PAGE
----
and will be gracious to whom I will be gracious It will be well to consider how this sentence is connected with the foregoing, which has been either altogether neglected, or not sufficiently attended to. As to me, although I think that God’s mercy is magnified by the fact, that He deals so indulgently to this guilty people, still I have no doubt but that He desired purposely to cut off occasion from the audacity of men, lest they should exclaim against his unwonted and as yet unheard of liberality; for, whether God executes His judgments, or mercifully pardons sins, profane men never cease to quarrel with Him; (372) thus, out of mere disputatiousness, they ask why He delayed the advent of His Son for so many ages; why He has deigned to bring forth the light of the Gospel out of darkness in our own days; nay, they take flight even to the creation of the world, inasmuch as it seems absurd to them that God should have been idle for so many ages, and therefore they inquire, in ridicule, why it at length entered His mind to make the world, which has not yet reached its sixth millennium? Especially, however, does the frowardness of many advance beyond all due bounds on this point, viz., because the reason does not appear, why God should be merciful to one nation or one age, and severe both to other ages and other nations. Hence the admirable counsel of God, whereby He has chosen some, and reprobated others, has always been exposed to the calumnies of ungodly men; for unless they see the cause of the diversity, they do not hesitate to condemn the injustice of God in making this distinction between the two. (373) God here checks this insanity, and asserts His power, which men, or rather worms of the earth, would gladly deprive Him of, viz., that according to His own will He exercises peculiar mercy towards whomsoever He pleases. When the Prophet relates how the fathers obtained possession of the land of Canaan, he assigns no other reason except that God “had a favor unto them.” (Psalms 44:3.) And this doctrine, which filthy dogs endlessly assail with their barking, everywhere occurs in the Scriptures. Especially, however, do they rail when God shews Himself to be propitious, and beneficent towards the unworthy. For this reason Paul reminds believers of the incomprehensible counsel of God, because, by the preaching of the Gospel, He revealed the mystery, which was kept secret from all eternity. (Romans 16:25.) Again, because by ingrafting the Gentiles into the body of the Church, from which they had so long been aliens, He commends the depths of that mystery, which, though hidden even from angels, He made known to all men in the fullness of time. (Ephesians 3:9.) With the same intent, He here expressly declares that the cause why He manifests Himself to Moses more fully than of old to the patriarchs, is only to be sought in His own counsel or good-pleasure. Now, although this in the first place relates to Moses, still, inasmuch as he beheld the glory of God for the common good of the people, this mercy, which is referred to, extends to them all. And assuredly it was an inestimable proof of God’s grace that, after this most disgraceful fall and wicked apostasy of the people, He nevertheless revealed Himself more clearly than before to Moses for their spiritual good. This, indeed, is certain, that by this reply a restraint is put upon whatever carnal feelings might allege in consideration of the novelty of the act; as if God had declared in one word that the dispensation of His grace is in His own sole power; and that men not only do amiss: but are carried away by impious and blasphemous madness when they endeavor to interfere with Him; as if it were their business to arraign that supreme Judge whose subjects they are. The mode of expression simply tends to this, that God’s will is superior to all causes, so as to be the reason of all reasons, the law of laws, and the rule of rules. And surely, as long as men permit themselves to inquire into the secret counsels of God, there will be no bounds to their seditiousness. God, therefore, does not correct this insanity by disputing with it, but by the assertion of His right to be free in the dispensation of His grace; for in His sovereignty He says that He will be merciful to whomsoever He will. Let us beware, then, lest, when He is kind, our eyes should be evil.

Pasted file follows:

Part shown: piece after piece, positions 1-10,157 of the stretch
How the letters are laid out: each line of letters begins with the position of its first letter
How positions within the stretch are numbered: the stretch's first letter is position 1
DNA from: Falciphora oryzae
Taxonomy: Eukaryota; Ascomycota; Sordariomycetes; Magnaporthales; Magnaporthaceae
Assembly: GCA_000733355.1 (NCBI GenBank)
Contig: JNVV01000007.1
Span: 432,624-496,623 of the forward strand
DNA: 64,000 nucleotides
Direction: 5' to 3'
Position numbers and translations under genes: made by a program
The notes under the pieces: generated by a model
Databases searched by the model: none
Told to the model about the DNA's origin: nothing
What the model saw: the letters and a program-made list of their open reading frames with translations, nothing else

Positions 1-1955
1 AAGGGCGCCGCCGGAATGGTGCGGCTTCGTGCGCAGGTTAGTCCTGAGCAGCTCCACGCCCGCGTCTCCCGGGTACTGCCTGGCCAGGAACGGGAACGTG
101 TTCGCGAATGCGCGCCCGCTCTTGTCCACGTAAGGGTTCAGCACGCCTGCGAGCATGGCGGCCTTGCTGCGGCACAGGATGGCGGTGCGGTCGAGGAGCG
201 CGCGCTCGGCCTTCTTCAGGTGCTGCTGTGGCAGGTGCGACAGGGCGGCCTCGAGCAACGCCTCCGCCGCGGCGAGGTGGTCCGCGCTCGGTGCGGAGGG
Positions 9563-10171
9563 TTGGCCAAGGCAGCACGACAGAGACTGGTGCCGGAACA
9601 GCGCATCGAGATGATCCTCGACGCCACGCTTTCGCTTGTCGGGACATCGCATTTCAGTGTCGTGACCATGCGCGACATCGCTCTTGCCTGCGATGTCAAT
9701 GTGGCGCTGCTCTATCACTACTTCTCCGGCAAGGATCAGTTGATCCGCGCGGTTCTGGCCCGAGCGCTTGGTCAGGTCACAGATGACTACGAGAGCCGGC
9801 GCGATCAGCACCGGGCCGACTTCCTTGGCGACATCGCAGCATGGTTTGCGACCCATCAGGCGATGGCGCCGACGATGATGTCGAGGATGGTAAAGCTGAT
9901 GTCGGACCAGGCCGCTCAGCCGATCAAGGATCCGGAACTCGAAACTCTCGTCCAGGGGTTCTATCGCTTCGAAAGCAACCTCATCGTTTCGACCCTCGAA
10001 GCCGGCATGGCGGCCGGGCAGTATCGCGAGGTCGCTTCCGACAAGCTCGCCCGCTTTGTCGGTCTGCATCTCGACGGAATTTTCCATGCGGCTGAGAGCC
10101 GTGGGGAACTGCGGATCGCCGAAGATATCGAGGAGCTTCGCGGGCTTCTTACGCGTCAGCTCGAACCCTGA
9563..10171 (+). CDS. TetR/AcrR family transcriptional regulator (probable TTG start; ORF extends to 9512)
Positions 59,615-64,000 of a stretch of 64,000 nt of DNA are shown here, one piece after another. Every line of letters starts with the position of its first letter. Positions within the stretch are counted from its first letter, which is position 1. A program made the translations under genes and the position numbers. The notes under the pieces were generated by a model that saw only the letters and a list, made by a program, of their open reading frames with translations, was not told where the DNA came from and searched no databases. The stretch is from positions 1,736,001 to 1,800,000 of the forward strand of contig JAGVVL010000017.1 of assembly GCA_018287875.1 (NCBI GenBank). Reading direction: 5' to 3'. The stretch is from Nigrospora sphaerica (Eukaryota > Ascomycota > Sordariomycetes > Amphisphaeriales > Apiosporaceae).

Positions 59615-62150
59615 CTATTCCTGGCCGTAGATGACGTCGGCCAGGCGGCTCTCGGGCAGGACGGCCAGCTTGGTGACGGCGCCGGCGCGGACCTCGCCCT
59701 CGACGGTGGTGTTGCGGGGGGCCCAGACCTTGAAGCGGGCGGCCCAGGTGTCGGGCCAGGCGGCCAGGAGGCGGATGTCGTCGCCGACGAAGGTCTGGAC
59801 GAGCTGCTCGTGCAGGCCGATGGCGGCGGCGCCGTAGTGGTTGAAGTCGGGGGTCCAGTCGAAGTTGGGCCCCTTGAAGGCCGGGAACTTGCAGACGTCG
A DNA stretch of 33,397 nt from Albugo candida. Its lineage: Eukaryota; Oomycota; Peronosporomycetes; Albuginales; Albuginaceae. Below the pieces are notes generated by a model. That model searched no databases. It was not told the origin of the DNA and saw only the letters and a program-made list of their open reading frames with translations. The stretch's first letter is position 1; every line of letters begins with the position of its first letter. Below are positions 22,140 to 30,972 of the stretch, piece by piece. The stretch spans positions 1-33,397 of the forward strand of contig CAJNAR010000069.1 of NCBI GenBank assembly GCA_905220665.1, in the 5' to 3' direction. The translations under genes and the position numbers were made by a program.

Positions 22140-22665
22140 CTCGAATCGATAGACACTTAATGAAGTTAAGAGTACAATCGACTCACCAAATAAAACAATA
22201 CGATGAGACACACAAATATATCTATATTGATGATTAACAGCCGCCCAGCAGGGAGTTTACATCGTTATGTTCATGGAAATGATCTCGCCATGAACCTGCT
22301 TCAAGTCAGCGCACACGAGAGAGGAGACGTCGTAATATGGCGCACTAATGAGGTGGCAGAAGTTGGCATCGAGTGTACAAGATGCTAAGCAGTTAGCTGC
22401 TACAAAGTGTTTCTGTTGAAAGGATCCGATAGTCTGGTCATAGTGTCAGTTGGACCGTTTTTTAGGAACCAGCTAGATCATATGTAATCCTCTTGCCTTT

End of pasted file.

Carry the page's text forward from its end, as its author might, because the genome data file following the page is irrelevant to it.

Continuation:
Further, the better to convince dissatisfied men of their pride and temerity, He sets forth His mercy and compassion; as much as to say, that He is under obligation to none; and hence that it is an (374) unworthy thing in them to murmur, because He does not indiscriminately do good to them to whom He owes nothing. Hence it is clear how appropriately Paul, when treating of gratuitous election, accommodates this passage to the matter in hand, (Romans 9:15,) viz., that God must be by no means accounted unjust, because He passes by some and elects others; for the words loudly proclaim that God’s grace is destined to a certain number of men, so as not to appear equally in all. The phrase itself needs no exposition, for it is common in all languages when we wish to prevent our reasons from being investigated, to repeat the point in question; thus, a person, wishing to rid himself of the censures of others, would say, I will go whither I will go, or I will do what I will do.